With effect from 1 January 2021, the UK Emissions Trading Scheme ("UK ETS") replaced the UK's participation in the equivalent EU Emissions Trading Scheme ("EU ETS"). This greenhouse gas trading scheme forms part of the UK government's ambition to achieve net zero emissions by 2050.

How does UK Emissions Trading Scheme work?

The UK ETS sets an initial cap on emissions at 5 per cent below what the UK's share would have been under the EU ETS.

The scheme works on a 'cap and trade' principle, setting a cap on the total amount of certain greenhouse gases that can be emitted by energy intensive industries, which will be reduced over time. Over time, the cap will be reduced so the total emissions from each industry will fall. cap, industry participants may buy and sell emissions allowances through auctions or secondary markets.

Who does the UK ETS apply to?

The UK ETS currently applies to energy intensive industries, the power generation sector, and the aviation industry. The government intends to expand the scheme into other industries to capture emissions not currently covered.

The scheme covers activities involving the combustion of fuels in installations with a total rated thermal output of more than 20 MW.

The relevant activities covered by the scheme can be found in Schedule 1 (for Aviation) to the Greenhouse Gas Emissions Trading Scheme Order 2020 and Schedule 2 (for stationary installations and regulated activities) to the Greenhouse Gas Emissions Trading Scheme Order 2020.

Exemptions to the UK ETS

Installations for the incineration of hazardous or municipal waste are excluded from the scheme.

Hospitals and small emitters with installations with emissions below 25,000 tonnes of Co2 equivalent and a net-rated thermal capacity below 25MW will be subject to emissions targets instead of trading allowance. Hospitals and small emitters will also require a small emitter or hospital permit.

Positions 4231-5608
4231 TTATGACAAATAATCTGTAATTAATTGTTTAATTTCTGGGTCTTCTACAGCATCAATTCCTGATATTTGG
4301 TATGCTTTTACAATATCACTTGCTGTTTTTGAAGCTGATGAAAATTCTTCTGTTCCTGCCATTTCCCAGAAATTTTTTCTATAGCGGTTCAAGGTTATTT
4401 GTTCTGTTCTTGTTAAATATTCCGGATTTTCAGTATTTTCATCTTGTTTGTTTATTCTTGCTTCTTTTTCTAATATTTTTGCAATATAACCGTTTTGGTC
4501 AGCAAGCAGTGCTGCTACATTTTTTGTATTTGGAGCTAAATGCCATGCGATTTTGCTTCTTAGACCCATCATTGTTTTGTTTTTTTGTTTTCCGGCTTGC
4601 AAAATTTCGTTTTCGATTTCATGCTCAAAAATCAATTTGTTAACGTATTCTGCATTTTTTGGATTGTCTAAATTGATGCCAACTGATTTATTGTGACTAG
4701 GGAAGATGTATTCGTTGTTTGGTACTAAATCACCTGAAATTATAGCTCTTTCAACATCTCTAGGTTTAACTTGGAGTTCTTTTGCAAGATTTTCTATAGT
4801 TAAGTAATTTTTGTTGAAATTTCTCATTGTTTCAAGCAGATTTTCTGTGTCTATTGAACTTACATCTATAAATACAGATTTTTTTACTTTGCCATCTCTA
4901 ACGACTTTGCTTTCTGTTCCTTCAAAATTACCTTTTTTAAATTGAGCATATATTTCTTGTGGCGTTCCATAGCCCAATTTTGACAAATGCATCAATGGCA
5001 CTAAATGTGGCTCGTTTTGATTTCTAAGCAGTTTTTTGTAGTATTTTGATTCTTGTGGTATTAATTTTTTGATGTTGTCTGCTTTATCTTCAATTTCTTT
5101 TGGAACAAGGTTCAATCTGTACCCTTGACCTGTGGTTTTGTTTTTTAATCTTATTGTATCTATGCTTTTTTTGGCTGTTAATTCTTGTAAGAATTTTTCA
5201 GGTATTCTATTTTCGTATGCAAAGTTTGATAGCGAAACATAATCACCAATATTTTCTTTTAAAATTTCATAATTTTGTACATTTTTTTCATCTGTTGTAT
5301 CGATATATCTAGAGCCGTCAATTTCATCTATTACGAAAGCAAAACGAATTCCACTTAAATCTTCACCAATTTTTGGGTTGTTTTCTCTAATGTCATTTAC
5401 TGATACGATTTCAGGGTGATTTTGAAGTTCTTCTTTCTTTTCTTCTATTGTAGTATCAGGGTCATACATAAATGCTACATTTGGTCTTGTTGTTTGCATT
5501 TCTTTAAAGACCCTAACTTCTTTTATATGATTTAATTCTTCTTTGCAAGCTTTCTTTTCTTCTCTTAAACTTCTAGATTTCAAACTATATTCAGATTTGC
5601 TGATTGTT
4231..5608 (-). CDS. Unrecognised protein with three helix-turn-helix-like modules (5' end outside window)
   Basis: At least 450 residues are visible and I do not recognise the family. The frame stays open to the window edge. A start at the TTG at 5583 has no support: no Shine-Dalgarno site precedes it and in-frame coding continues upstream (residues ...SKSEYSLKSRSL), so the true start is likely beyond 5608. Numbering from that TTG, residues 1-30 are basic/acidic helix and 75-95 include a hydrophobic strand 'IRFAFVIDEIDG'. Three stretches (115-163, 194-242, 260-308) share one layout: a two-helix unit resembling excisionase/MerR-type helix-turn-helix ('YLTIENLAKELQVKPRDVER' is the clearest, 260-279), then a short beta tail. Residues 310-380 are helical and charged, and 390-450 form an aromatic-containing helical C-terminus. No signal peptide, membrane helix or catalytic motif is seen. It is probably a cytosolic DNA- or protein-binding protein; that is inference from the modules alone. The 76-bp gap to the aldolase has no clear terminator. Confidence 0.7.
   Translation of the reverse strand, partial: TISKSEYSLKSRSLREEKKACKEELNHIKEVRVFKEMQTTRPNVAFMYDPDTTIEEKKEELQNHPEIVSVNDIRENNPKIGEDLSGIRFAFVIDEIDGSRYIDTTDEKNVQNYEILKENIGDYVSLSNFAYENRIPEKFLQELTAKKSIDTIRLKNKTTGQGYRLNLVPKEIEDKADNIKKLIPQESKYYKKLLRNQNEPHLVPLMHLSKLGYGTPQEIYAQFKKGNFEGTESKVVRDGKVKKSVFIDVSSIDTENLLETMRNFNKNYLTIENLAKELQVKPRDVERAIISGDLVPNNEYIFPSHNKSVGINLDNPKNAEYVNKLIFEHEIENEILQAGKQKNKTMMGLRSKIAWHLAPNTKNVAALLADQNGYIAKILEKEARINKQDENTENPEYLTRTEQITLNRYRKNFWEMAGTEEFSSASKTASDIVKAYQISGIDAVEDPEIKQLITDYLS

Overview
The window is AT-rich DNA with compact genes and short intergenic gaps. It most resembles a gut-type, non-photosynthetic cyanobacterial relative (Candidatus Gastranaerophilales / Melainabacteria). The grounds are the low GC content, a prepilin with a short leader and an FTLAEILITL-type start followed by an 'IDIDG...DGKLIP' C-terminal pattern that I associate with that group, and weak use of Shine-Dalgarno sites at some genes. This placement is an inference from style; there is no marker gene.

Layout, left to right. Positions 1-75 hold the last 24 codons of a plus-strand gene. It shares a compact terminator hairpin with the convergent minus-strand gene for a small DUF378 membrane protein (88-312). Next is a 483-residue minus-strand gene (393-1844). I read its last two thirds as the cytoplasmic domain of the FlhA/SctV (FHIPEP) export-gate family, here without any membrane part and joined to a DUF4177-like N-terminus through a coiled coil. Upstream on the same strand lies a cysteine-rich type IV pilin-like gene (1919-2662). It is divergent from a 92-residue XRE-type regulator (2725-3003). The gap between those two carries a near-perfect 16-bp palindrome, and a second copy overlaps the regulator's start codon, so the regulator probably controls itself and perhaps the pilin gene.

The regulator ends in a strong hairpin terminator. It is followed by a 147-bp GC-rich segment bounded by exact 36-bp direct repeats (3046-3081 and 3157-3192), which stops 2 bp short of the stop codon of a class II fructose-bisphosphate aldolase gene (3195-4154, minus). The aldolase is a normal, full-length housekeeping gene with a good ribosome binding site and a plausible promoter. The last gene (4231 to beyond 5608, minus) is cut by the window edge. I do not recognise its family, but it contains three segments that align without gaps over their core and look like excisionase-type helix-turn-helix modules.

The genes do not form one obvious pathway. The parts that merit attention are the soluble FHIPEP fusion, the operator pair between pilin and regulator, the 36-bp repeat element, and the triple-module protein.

Ultra-small emitters will also be permitted exemptions for installations with emissions lower than 2,500 tonnes of carbon dioxide.

Auctioning Allowances

As with the EU ETS, auctioning will remain the primary means of introducing allowances to the market. The auction calendar will be published in the first quarter of 2021 and auctions are expected to commence during the second quarter of 2021.

A transitional Auction Reserve Price setting a minimum price for the sale of allowances has been set and a cost containment mechanism will be introduced allowing the government to intervene should prices rise significantly.

Free Allocation of Allowances

The Free Allocation Regulation applicable to the EU ETS will continue to apply to qualifying operators of installations and aircraft in order to prevent carbon leakage.

Existing operators of installations who increase their activity and new entrants will be able to take advantage of free allowances. Aircraft operators may also apply for free allocation and must do so by 31 March 2021.

Permits and Monitoring

Industries which carry out activities covered by the UK ETS will require a greenhouse gas emissions permit. Aircraft operators will also require an emissions monitoring plan.

Operators of stationary installations should be aware that failure to comply with permits and associated obligations in accordance with The Greenhouse Gas Emissions Trading Scheme Order 2020 may result in significant civil penalties.

Aircraft operators will also have obligations under the UK ETS, as with installation operators, failure to comply with their obligations way result in civil penalties.

Penalties for non-compliance and breach of obligations can be found in Schedule 2 of The Greenhouse Gas Emissions Trading Scheme Order 2020.

Reviewing the UK ETS

The first phase of the UK ETS will run from 2021 with an initial review of the scheme commencing in 2023. A full review of the first phase will take place from 2028 to assess performance of the scheme with updates to the UK ETS made from 2031.

The government intends to explore expanding the scheme to capture the emissions not covered.

The content of this article is intended to provide a general guide to the subject matter. Specialist advice should be sought about your specific circumstances.